Bye-Bye Perfectionism!

Imperfect Day

I was scrolling through my Facebook feed the other day and saw a post that really touched me. The post was written by a weary mom of a four month old who was struggling to hold it together. She talked about the fact that she had always envisioned motherhood looking a certain way, and how reality didn’t quite compare. She stated that she wanted everything for her daughter to be absolutely perfect, and she didn’t think she could make this dream a reality. While this mom had some other serious concerns she was dealing with, adding to her stress, the part of her post that stood out to me the most was her use of the word PERFECT. And while my heart went out to her (and I did reply with a post of encouragement and resources relevant to her situation), I couldn’t help but think about my own struggle with perfectionism over the years.

Now, from the outside looking in it may not appear that I struggle with perfectionism. While I love a clean home, mine is hardly clean at all times (especially since the baby). I don’t do my makeup perfectly or my hair. I don’t necessarily have a “Type A” personality, or any of the other stereotypes you might think of when you think of someone who is a perfectionist. But nevertheless I struggle with perfectionism. Or as I recently heard it referred to-idealism.

How you might ask? Well, I’ll give you an example that many of us can relate to-working out. Whenever I get on a “health kick”, I will come up with the most perfect or ideal workout plan for my life (or so I think). Something like, “I will wake up every morning at 5am, work out for 30 minutes to an hour, pray, read my bible, and then shower for the day!” I always plan to start this new workout routine in the coming week-MONDAY-WEDNESDAY-FRIDAY. I’ll do great on Monday and Wednesday, but there is always a hiccup come Friday in which I am not able to wake up at the ideal 5am hour, and I’ll need to push my workout to later in the day. However, by the time “later” comes I’m no longer as interested and I promise myself that I’ll have a fresh start in the coming week. Inevitably other “hiccups” happen and my PERFECT workout plan goes out the window! Have you ever done this? Am I the only one?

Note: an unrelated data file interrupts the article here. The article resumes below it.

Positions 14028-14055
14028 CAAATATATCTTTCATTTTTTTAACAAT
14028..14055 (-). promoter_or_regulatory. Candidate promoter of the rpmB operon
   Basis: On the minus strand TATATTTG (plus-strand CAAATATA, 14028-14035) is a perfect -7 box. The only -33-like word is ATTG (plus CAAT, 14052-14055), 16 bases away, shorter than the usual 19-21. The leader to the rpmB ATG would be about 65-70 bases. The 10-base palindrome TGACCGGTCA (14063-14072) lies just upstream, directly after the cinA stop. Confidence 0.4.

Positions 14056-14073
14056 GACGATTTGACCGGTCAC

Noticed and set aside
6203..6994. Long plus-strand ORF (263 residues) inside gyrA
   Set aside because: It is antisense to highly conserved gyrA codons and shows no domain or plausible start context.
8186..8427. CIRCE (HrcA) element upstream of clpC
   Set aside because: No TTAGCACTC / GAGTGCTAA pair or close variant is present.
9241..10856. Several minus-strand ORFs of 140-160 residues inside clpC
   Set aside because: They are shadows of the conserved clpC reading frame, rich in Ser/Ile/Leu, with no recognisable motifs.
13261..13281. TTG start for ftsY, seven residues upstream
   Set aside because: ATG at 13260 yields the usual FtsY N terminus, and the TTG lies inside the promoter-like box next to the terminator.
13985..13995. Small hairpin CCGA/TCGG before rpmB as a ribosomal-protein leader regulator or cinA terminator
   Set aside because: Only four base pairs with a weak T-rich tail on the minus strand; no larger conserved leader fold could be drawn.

This idea that everything needs to be perfect or ideal before we can start or complete our goals is false! In fact, this thinking can be very dangerous and prevent us from ever making headway on our goals in life, or as mothers. For one thing, in case you haven’t heard, NO ONE is perfect! There was only one man who held that title, and he paid the price for our sins over 2000 years ago on a cross! Perfectionism can be out biggest road block in ever accomplishing anything.

With that being said, the new thing that I am growing in is learning to be ok even when things aren’t perfect or ideal. I’m learning to say “Bye-bye to perfectionism”—to keep going anyway, to keep striving for success even when the hiccups come, as they surely will. As long as we keep moving forward, we are doing ok.

And to that mom who I saw on my Facebook feed, you’re so brave for sharing your struggles! There are many moms out there who feel the same way you feel at times. They always envisioned that beautiful home with a white picket fence, and a perfectly designed nursery that they would bring home baby to, and instead baby is sleeping in a pack & play in their one bedroom apartment in a three story complex. Its ok if things aren’t perfect, life never is. And I know that my own baby feels safe and warm in his pack & play in the corner of my bedroom because he’s got a mama who loves him to pieces, and is doing the best she can!

Share with me your own struggles with perfectionism/idealism. What have you learned over the years? How are you working through the imperfection of life? I’d love to hear!